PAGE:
My friends from the GoDown Art Center, Jimmy Ogonga and Patrick Mukabi, are wanting to gather entries from artists around Nairobi in order to represent East Africa in an upcoming contest involving one minute films. So last week we hosted 17 artists (from Kawangware, Mathare, Kibera, and Dandora) at CTM for a 4 day filming workshop led by Jimmy and Patrick! It was awesome to see the excitement and enthusiasm that resulted from the training and opportunity for each artist to create their own unique video. Each person came up with a story line and then recruited people and props in order to film the scenes that each artist had envisioned. Once filmed, the proper equipment was brought in so that they could each edit the films! These films will be collected and submitted there will be a judging to narrow down the films and award those that represent the best of the 6 different categories of film themes. Maybe one of our artists will win!
Afrobe Media filmed and edited this video for us during the camp…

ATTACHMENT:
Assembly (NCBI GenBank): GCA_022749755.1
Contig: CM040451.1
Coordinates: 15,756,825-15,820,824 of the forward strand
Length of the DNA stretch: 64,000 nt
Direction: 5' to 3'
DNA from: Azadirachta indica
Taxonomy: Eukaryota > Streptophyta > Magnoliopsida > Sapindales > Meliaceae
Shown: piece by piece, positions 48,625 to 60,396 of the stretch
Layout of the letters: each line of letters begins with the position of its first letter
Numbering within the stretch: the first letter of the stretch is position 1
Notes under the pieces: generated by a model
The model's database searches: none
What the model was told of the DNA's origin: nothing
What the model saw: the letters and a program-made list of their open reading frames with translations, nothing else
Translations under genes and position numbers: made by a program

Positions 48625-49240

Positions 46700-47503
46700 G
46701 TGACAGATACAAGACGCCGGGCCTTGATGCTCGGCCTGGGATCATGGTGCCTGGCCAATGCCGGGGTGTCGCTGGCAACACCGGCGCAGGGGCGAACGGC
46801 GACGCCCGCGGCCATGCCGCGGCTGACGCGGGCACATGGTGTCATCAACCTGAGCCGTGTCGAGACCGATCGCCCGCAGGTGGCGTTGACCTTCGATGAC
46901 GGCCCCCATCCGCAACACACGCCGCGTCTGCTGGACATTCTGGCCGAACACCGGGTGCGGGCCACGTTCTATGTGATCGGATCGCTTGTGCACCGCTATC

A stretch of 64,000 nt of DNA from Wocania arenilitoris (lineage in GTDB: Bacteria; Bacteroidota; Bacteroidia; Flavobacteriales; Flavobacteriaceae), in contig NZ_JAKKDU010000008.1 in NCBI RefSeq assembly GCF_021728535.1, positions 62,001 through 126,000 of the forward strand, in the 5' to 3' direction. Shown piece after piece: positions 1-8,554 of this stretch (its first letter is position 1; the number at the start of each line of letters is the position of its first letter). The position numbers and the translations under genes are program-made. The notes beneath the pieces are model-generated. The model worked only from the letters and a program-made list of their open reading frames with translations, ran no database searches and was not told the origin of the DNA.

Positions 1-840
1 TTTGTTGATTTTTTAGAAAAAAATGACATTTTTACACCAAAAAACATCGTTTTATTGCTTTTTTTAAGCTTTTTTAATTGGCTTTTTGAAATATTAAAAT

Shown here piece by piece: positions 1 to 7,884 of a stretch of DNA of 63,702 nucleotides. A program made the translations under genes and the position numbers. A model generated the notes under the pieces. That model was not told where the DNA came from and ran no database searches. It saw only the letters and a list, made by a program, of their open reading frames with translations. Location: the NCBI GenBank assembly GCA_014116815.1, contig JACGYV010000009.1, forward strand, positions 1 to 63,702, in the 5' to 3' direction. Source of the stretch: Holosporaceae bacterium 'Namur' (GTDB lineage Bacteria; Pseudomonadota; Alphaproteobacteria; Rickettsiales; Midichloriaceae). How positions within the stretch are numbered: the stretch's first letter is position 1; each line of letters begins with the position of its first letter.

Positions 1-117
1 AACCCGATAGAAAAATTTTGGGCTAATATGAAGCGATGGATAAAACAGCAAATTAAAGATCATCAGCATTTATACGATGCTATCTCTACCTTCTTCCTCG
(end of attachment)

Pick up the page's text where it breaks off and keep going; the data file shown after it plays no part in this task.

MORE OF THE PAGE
My friend, Isaac, who is in charge of finding and organizing events for Arts from Below found us a place to paint a mural. Talk of doing this began about a month ago when Isaac first discovered this place, Slum Soccer Field, deep within, a maze of dirt paths and little homes cemented to the side of a slope. The guy in charge was enthusiastic about getting a mural about peace put on the stone wall at the far end of the field. We had some leftover paint from the Diaspora of Hope Art Camp last December, which I nabbed from the Inspiration Center, so we just needed a few more cans and we were set to go! First came the undercoat… we headed out one thursday evening so that people wouldn’t kick up so much dirt on the wall it was drying (its dry season right now). We had a great time painting that first evening, even had many children come and help us paint. Only at the very end of our painting time, a group of guys started giving Isaac and some of the other guys in our group a hard time. They were demanding money, going on the assumption that I (since I’m white and sometimes people see money attached) was funding this mural project and that I was paying all the artists that were working. This was discouraging, personally and for the group. The guys were able to talk them down enough to let us leave without a fight but finishing our mural by the end of that same week was a stolen hope. The artists were discouraged, but at least we had accomplished painting the white, which is what we had set out to do.